A lot has changed between Russia and the United States in the last year: with the 2020 presidential election shaking up the United States and signaling the start of the new administration, perceptions between the two countries have also changed. In a recent poll conducted by the independent Levada Center in May 2021, only 31% of Russians reported a favorable view of the U.S., a drastic drop of 16% from a similar November 2019 poll that showed a 47% favorability rating toward the U.S. On the other side of the aisle, only 22% of Americans held a positive view of Russia in a recent Gallup poll, a fall from 28% in 2020. What accounts for these drops in both America and Russia over the last year and what does it tell us about the direction of U.S.-Russia relations?
Recent Events that Impacted Perceptions Between the Two Countries: Navalny’s Poisoning, Biden’s “Killer” remark, alleged Russian hacking)
Although relations between Russia and the United States have deteriorated since the Ukrainian Crisis in 2014 when Russia annexed Crimea (ever since 2014, Russia’s favorability rating has steadily dropped, according to Gallup’s regular polling), the last year has been particularly antagonizing for diplomatic relations.
The recent rise in hostility between Russia and the United States can be traced to the poisoning of Alexei Navalny in August of 2020. While the Trump administration did not retaliate against the Russian government’s alleged responsibility in the poisoning, a few months after Biden took office, he imposed sanctions on Russia for the poisoning and jailing of Navalny, including sanctions on senior members of the Russian government, new export restrictions on items that could be used for biological agent and chemical production, and visa restrictions. In addition to these sanctions, Joe Biden branded Putin “a killer” in an interview with ABC News, to which Dmitry Peskov, Putin’s spokesman, responded “It’s clear that [Biden] doesn’t want to normalize relations with our country. This is what we’ll be guided by from now on.”
In another wave of sanctions, the Biden administration announced on April 15 the expulsion of Russian diplomats and the imposition of sanctions against 32 individuals and six Russian technology companies to hold the Kremlin accountable for interference in the 2020 presidential election and the hacking of federal agencies. Russia retaliated the next day, expelling ten U.S. diplomats and advising the U.S. ambassador stationed in Moscow to return home to the U.S. Many experts suggest that Biden’s economic punishments could have gone farther and that Biden had opted for a more moderate form of sanctions because he wanted to avoid an extreme escalation of hostilities. Nevertheless, in the following interview with NBC, Vladimir Putin said that the “U.S.-Russia bilateral relationship has deteriorated to its lowest point in recent years,” to which Biden responded with: “I think he’s right, it’s a low point.”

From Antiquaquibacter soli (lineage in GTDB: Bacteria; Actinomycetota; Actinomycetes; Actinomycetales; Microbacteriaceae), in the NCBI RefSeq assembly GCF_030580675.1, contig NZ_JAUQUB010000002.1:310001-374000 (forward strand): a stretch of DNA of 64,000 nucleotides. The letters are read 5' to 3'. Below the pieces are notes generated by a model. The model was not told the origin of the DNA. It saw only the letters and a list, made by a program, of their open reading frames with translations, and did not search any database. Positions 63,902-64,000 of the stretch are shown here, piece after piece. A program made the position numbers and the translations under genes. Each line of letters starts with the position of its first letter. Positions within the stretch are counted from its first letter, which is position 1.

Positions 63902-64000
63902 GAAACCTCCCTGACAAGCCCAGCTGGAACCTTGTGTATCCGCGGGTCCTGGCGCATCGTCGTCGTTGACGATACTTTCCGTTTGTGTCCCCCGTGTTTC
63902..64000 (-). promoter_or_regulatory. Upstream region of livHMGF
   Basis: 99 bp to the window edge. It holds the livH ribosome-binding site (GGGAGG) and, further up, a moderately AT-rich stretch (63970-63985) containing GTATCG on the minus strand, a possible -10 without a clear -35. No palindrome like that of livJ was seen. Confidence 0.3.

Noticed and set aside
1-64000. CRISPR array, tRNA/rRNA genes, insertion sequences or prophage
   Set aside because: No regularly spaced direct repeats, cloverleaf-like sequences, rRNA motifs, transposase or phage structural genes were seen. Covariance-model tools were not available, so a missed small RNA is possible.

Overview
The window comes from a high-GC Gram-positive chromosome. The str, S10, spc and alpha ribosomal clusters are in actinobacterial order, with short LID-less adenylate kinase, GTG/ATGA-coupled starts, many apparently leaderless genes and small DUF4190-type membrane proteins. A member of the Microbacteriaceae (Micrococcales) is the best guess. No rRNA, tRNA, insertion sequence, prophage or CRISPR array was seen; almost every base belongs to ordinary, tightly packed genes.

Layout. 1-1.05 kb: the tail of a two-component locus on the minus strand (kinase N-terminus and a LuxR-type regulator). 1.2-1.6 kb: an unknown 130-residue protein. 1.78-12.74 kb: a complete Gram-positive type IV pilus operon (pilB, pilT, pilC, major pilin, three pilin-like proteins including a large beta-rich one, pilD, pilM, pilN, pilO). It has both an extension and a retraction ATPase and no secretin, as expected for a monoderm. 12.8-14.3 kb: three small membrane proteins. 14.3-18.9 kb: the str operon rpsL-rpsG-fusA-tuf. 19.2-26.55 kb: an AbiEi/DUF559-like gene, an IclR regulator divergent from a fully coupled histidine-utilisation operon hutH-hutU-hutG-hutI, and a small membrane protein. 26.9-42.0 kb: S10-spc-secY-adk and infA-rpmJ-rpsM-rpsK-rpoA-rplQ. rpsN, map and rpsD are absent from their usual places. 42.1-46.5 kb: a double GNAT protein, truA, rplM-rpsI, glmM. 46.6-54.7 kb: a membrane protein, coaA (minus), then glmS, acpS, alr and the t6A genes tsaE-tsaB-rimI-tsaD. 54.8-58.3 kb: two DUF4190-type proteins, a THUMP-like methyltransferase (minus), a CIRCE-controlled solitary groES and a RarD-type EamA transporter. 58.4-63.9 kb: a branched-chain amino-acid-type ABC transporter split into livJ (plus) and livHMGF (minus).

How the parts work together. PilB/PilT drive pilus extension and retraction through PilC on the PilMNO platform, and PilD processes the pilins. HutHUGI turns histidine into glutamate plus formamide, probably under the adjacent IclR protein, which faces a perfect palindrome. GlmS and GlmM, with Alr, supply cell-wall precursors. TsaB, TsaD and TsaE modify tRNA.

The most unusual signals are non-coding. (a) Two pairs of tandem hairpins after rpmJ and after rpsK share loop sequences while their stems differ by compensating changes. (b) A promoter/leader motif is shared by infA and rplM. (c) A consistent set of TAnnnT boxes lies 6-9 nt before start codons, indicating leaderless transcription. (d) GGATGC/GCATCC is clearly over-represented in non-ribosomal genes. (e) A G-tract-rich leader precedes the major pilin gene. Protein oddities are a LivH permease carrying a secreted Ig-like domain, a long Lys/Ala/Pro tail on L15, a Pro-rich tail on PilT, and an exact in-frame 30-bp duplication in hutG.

What do Russians and Americans Think of Potential US-Russia Collaboration?
While favorability ratings between Russia and the United States are grim, there is hope for future collaboration between the U.S. and Russia. Despite indicating unfavorable ratings toward each other, both Russians and Americans expressed hope that the two countries can collaborate on certain issues, although the most important areas of U.S.-Russia cooperation diverge. In the above Levada Center poll, joint efforts to overcome the pandemic are at the top of the Russians’ list at 82%, while Americans prioritize nuclear arms control in North Korea and Iran at 71%. The two groups disagree over cooperating in curbing China’s influence in the world: 37 percent of Russians versus 53 percent of Americans see joint efforts in this area as necessary. In agreement, 70 percent of Russians and 65 percent of Americans agree that both countries’ nuclear arsenals should be decreased.
Impact of the U.S.-Russia June Geneva Summit
At the height of hostility between the U.S. and Russia, Biden and Putin agreed to a bilateral summit, which took place in June 202. During the conference, the two leaders discussed a wide range of issues— from the restoration of diplomatic relations, cybersecurity, and the Ukraine crisis, strategic stability, and other areas of potential cooperation. At the concluding press conferences after the summit, Putin stated that it was “substantive, concrete” and Biden asserted that the talks were “good and positive.” The two presidents accomplished what they set to achieve: they identified areas of mutual interest, reversed the tit-for-tat diplomat expulsions, and were able to exchange each other’s national perspectives. The Geneva Summit set a solid foundation for future collaboration between the U.S. and Russia, and only time will tell if the two countries can heal ties and mend perceptions between each other.